My publisher had a little surprise for me yesterday. My annual royalty statement. Now I get my statements (and payments) from Amazon every month, but since I only have one 99c title left, there’s never more than cents trickling through. All my other books (novels and my short stories) are published by Beaten Track Publishing. I’d been sent the Q1 statement but had long ago forgotten about it (repressed?) When I got my statement, at first I was glad, the numbers looked nice. I’d sold more than I thought.
But then I went back and looked at my Excel file, compared numbers to 2015. I’d done a BookBub (lucky me?) then and managed to get over 15K copies out to people. Sadly, it didn’t help me at all with my sales. So discounting that, I’d sold about three books per day in 2015. In 2016, the numbers shrunk, Q1 was still okay, but the rest of the year? Overall, I didn’t even sell two books daily. Yeah, that won’t pay any invoices for sure. I got an invoice for an ad in a literary magazine this morning. It’s almost the same amount as my royalty payment for last year. It’s the fourth time I pay that amount… Or you could compare it to one of my five installments for my GRL sponsorship, or the fact that it’s less than I pay for my B&B this weekend in New York.
Which makes you wonder: WhyTF am I doing this? Why am I still investing in trying to sell my books since obviously so few people buy them? One thing’s for sure, it’s not the financial aspects, it’s not because I get rich. The genre I write in (LGBT) and the fact that I’m not writing (fluffy) romance, were originally not conscious decisions, but still.
My latest novel, one I’m particularly proud of.
Okay, rant over! 🙂 Luckily, I only get this reminder once a year. LOL If I look at my Amazon author profile, I can still see that there are millions of authors who sell less than I, and they obviously make even less than I. Readership is decreasing, piracy is increasing, and I would just like to add this to the thirty or so who will read this post: please don’t pirate books. It’s not just about the theft of our hard labor. It’s also about cyber security. When you get something for free (like a book or a movie), don’t fool yourself into believing you get it for free. You’ll also get malware, trojan horses and what not, used by really bad people in DDOS attacks or to spy on you or others. There is no such thing as a free lunch. Just remember that!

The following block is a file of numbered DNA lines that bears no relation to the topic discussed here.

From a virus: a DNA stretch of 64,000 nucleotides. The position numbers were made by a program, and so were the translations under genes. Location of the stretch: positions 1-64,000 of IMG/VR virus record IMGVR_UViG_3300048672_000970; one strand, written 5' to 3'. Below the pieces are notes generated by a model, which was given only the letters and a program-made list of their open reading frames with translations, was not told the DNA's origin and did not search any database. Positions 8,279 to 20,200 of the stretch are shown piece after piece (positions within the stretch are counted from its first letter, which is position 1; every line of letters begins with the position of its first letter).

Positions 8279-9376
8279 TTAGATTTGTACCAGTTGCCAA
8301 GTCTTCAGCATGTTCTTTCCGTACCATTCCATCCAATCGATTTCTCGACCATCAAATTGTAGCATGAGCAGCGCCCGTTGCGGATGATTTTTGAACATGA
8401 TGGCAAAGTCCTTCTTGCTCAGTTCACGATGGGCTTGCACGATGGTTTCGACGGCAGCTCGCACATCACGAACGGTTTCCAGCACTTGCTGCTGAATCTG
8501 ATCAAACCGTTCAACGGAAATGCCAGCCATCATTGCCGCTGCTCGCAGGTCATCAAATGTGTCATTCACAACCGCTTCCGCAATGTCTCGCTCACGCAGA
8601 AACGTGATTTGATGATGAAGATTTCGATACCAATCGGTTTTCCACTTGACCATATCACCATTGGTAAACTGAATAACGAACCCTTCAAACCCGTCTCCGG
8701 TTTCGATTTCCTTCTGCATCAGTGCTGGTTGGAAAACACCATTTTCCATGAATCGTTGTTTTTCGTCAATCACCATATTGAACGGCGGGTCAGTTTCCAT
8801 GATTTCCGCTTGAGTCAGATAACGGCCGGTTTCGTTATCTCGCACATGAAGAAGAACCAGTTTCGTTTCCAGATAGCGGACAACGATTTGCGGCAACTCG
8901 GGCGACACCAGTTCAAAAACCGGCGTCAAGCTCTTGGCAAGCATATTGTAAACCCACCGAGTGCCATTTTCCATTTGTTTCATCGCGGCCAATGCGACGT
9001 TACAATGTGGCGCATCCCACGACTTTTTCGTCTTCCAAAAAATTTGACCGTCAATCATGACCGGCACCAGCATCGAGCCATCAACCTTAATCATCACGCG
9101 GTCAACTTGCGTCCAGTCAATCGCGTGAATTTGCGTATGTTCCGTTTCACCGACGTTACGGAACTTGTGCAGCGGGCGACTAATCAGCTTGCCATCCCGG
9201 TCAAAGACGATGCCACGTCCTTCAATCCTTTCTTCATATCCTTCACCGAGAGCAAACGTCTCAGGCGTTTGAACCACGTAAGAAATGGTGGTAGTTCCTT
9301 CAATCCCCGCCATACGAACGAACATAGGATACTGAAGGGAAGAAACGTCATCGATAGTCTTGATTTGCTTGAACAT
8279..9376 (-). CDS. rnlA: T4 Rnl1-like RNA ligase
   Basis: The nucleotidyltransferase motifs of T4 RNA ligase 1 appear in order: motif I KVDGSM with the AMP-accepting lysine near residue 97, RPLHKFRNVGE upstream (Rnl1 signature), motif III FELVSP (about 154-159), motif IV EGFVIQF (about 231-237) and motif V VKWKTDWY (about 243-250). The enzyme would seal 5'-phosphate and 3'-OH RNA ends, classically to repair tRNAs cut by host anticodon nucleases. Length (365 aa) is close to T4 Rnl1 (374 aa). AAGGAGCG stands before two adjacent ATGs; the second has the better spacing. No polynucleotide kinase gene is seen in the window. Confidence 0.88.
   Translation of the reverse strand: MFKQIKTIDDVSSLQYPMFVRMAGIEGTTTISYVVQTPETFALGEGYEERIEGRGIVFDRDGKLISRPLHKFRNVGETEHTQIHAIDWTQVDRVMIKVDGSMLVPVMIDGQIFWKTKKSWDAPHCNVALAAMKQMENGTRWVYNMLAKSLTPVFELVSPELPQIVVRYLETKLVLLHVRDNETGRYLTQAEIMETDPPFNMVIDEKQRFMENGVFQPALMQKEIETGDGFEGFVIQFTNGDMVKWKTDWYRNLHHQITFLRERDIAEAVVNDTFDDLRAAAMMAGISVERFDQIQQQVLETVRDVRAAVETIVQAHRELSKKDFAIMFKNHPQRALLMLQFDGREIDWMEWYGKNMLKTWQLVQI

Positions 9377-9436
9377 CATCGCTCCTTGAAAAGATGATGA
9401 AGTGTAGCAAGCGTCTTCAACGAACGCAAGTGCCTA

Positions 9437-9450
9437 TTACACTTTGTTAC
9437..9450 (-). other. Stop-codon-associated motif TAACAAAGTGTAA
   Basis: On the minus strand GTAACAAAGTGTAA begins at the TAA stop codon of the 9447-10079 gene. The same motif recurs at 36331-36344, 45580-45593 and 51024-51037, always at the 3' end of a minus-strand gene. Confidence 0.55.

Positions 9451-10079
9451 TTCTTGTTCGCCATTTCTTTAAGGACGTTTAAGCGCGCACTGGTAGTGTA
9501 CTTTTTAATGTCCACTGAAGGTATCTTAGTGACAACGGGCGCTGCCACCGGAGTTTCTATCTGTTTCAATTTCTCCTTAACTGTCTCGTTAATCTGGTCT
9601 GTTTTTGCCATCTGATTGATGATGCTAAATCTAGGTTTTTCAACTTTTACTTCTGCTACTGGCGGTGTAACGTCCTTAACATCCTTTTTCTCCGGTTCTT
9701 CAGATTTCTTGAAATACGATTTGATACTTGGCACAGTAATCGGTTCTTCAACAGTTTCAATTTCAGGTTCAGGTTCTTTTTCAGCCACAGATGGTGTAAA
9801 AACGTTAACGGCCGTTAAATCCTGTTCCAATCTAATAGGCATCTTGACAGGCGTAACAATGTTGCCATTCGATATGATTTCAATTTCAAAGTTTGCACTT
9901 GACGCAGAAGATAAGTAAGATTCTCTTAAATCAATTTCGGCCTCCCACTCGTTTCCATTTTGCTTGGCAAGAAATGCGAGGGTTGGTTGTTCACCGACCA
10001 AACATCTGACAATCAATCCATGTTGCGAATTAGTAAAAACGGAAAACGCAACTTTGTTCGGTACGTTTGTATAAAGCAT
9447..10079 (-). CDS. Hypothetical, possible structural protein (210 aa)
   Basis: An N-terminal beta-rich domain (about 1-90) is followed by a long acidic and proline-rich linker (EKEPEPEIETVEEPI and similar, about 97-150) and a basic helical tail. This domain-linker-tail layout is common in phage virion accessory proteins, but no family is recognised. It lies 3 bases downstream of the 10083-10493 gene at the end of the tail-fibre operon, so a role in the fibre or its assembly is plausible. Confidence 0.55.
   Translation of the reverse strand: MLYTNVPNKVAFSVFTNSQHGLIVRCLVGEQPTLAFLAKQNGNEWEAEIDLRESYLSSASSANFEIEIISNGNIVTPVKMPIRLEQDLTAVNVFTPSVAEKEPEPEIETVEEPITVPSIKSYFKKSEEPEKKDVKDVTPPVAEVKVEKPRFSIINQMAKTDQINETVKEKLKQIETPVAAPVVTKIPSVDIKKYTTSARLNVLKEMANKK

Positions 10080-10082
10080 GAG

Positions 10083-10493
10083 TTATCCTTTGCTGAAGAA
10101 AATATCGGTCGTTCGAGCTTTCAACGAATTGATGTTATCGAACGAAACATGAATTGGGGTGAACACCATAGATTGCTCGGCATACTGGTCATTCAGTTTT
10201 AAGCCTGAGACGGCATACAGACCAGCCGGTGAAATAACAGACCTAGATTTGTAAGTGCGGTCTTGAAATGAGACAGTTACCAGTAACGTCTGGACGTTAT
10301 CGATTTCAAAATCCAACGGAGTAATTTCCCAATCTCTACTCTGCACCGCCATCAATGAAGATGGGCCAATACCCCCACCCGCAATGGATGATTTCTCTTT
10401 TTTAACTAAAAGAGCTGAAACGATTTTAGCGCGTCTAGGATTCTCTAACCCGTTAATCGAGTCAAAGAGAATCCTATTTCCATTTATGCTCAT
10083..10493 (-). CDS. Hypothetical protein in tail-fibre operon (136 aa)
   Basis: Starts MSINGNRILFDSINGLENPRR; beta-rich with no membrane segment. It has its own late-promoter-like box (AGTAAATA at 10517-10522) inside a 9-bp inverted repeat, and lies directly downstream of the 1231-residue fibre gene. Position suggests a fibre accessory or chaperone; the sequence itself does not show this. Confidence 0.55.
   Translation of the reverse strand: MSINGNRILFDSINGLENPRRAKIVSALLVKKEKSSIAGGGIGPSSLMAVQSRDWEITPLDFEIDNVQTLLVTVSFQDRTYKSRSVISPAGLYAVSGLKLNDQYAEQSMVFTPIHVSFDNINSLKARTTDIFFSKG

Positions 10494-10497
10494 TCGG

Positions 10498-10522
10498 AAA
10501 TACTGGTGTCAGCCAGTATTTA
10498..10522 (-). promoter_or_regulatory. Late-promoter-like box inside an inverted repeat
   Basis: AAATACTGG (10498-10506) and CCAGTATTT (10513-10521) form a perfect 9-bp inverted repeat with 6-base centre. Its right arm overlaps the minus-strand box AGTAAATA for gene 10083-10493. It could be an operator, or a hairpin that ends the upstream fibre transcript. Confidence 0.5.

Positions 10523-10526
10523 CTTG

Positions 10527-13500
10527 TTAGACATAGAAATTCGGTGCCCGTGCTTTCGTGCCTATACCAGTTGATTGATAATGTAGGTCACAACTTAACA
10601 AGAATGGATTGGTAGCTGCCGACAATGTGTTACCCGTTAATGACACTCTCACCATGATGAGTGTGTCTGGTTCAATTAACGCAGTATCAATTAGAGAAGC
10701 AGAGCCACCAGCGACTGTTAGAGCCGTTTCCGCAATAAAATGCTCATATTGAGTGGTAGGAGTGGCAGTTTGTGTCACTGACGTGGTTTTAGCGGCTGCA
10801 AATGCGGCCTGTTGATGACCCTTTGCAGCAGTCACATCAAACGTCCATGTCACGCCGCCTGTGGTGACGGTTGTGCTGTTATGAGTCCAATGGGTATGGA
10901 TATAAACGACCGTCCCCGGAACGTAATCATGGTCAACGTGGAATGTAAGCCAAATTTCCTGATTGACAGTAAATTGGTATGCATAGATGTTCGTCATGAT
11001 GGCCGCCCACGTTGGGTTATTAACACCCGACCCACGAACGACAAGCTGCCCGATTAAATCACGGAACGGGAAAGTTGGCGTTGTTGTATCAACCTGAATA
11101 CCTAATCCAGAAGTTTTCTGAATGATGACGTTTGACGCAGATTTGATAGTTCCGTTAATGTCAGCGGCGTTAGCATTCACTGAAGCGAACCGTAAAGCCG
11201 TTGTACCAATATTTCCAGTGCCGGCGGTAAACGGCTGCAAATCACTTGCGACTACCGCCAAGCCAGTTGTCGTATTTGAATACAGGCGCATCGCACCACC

Will I see you tomorrow?
So, as crazy and as much of a waste of money it is, I’m flying to New York today, to participate in the Rainbow Book Fair (provided I get into the country tonight…) From noon tomorrow Saturday until six p.m. hopefully thousands of visitors will browse books and talk to us authors, maybe even listen to a reading. I’ll be reading from my latest novel Last Winter’s Snow. I just need to finalize the selection. If you are in the tri-state area, please consider a visit to New York. To set up a book fair like that isn’t easy work, and relies on a great many people’s hard (unpaid) work. See you there?
I’ll keep writing. When I read about the horrible situation in Chechnya, where the leadership under Ramzan Kadyrov promises to exterminate (!!!) the entire LGBT population before the end of May (when Ramadan will begin), my blood freezes in my veins. We haven’t seen this sort of persecution since World War II and the recent killings in Uganda. But I also see how priests in the U.S. want to see us killed, how LGBT rights are questioned even where progress has been made. I see the beautiful images on my Dubai screen saver (compliments Apple), yet I know I can never go there with my family, as the very existence of my family is punishable by death! Just imagine that. So no, no Dubai for me. But i will keep fighting for my siblings, whether they’re gay, bi, lesbian, trans or intersex, queer or otherwise, for our right to happiness, our human and civil rights. I fight for myself, and for my son, for his right to grow up into a better world than the one I grew up in.
There is no amount of money you can place on human rights, so I’ll keep fighting, even though I lose ten to fifteen dollars for every buck I make. #ImWorthIt #Resist